Robinson wins dunk contest, caps Saturday events
NEW ORLEANS — The Latest on Saturday’s NBA All-Star events (all times local):
Glenn Robinson III of the Indiana Pacers is the All-Star slam dunk champion.
Robinson beat Derrick Jones Jr. of the Phoenix Suns in the final round. Robinson clinched the win with a perfect 50 on the final dunk of the night — going over three people for a reverse dunk and nearly touching his head on the rim in the process.
Robinson and Jones embraced when it was over, and Robinson went over to shake hands with judges.
“This is just the beginning for me,” Robinson said.
Robinson started with a dunk where he leaped over Indiana teammate Paul George, grabbing the ball from the All-Star before his slam that merited 44 points.
Jones failed to go over three people — or rather, one man, one Suns dancer and Suns’ mascot The Gorilla — and get a dunk down in his first attempt of the finals, yet got 37 points. His second attempt, an off-the-bounce, between-the-legs slam, was a perfect 50.
DeAndre Jordan of the Los Angeles Clippers and Aaron Gordon of the Orlando Magic were eliminated in the first round. Gordon finished second to Minnesota’s Zach LaVine in last year’s contest.
The dunk contest is underway, and the props are out.
DeAndre Jordan jumped over a turntable, and DJ Khaled — who, of course, captured the whole thing on his Snapchat. Derrick Jones Jr. jumped over four teammates, though got a boost from the shoulder of one of them. Glenn Robinson III went over two people, one on the shoulders of the other and pulled off easily the best dunk of Round 1.
As for the pre-contest favorite, Aaron Gordon?
He broke out a drone.
Gordon needed three tries before getting a ball-dropped-from-drone, take it off the bounce, between the legs dunk down. The judges weren’t impressed, and he trails after Round 1.
With some long-range shots and a Shaq-aided slam, the SagerStrong Foundation has received a $500,000 donation.
Following a tribute to Craig Sager after the 3-point contest, TNT broadcaster Ernie Johnson came onto the court with champion Eric Gordon and finalists Kyrie Irving and Kemba Walker. Johnson said $10,000 would be donated to the charity for each shot they made in a minute.
Then TNT analyst Reggie Miller, one of the great 3-point shooters in NBA history, said he wanted to get involved, bringing with him onto the court All-Stars James Harden and DeMar DeRozan, WNBA champion Candace Parker and actors, including Anthony Anderson and Michael B. Jordan.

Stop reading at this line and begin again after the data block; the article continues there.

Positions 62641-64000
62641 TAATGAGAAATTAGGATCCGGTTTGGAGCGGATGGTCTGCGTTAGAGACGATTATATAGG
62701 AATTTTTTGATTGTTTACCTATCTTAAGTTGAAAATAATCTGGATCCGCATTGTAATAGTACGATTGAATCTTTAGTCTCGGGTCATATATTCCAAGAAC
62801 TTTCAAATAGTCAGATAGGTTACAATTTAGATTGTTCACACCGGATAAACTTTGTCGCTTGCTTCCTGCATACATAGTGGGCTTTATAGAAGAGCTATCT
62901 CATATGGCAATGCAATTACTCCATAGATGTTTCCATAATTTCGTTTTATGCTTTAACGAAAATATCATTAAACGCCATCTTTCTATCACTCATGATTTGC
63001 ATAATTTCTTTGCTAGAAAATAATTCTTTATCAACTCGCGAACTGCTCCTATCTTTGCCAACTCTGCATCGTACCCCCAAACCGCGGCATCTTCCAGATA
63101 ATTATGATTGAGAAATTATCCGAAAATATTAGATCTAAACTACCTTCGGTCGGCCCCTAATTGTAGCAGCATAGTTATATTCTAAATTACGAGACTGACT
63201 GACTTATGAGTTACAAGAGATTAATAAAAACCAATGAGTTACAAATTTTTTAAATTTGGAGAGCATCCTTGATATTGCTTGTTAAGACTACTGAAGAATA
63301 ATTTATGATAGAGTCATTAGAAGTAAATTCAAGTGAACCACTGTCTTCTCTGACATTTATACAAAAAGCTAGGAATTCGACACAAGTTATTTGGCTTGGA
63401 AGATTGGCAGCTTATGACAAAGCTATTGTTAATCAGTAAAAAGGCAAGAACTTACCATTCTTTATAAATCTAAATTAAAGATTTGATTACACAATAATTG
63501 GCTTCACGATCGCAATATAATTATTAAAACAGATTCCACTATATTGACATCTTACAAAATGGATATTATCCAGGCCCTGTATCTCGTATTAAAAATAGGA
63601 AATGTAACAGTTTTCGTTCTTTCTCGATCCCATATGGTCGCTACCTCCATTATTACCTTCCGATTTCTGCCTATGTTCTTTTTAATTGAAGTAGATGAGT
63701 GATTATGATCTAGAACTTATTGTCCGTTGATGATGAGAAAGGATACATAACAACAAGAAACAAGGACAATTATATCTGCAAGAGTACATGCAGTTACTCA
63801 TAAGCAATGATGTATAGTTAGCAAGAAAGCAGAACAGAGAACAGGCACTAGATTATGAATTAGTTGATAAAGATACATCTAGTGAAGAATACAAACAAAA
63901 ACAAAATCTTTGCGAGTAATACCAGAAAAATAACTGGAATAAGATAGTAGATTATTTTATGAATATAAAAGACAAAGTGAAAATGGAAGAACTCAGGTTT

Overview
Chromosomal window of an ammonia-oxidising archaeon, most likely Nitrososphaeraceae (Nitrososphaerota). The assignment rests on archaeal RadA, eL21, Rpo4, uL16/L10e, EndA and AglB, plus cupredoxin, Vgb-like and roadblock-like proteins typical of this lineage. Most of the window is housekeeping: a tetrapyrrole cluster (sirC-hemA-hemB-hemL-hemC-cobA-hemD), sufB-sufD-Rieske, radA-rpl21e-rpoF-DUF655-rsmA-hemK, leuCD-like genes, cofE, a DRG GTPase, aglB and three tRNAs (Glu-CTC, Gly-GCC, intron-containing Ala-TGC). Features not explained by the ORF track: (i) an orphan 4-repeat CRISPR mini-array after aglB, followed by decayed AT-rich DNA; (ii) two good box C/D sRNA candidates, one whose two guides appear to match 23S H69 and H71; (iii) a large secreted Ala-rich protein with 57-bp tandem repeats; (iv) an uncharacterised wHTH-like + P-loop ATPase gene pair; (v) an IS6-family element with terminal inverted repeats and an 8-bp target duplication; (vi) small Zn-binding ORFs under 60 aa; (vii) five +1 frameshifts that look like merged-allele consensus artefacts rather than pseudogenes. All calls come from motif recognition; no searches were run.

They combined for 13 makes for $130,000, and Johnson then offered to raise it to $500,000 if two-time MVP Stephen Curry could make a halfcourt shot. Curry missed his attempts, but Shaquille O’Neal then hoisted Sager’s youngest son, Ryan, up so he could dunk to earn the total.
Craig Sager died in December at 65 after battling a form of cancer. He was announced earlier Saturday as a Curt Gowdy Media Award winner by the Naismith Memorial Basketball Hall of Fame.
Houston’s Eric Gordon has dethroned Golden State splash brother Klay Thompson as the NBA All-Star 3-point contest champion.
And he did it in New Orleans, where he played the previous five seasons before leaving last summer in free agency.
Gordon’s score of 21 in a final-round tie-breaker defeated Cleveland’s Kyrie Irving, the 2013 winner who had 18. The pair had each finished with a score of 20 in the final round, meaning they each had to shoot 25 more balls to decide it.
Thompson was stunningly eliminated in the first round, missing a final shot from the corner that could have put him through ahead of Walker.
Big men continue to reign supreme in the NBA All-Star Saturday night skills competition.
New York Knicks 7-foot-3 forward Kristaps Prozingis won it, beating Utah’s Gordon Hayward in the finals.
Those vanquished in earlier rounds included guards John Wall of Washington and Isaiah Thomas of Boston, both because they couldn’t make their initial 3-pointers required to close out the course before Hayward did.
Porzingis emerged from the big-men’s division that included the Pelicans’ Anthony Davis and Denver’s Nikola Jokic.
Porzingis and Hayward were neck and neck until the end of the course, but Porzingis hit his 3 first to end it.
The three-round, obstacle-course competition tests dribbling, passing, agility and shooting skills.
NBA Commissioner Adam Silver says the league remains in a very good place, citing the continued international growth of the game and successes from a business standpoint.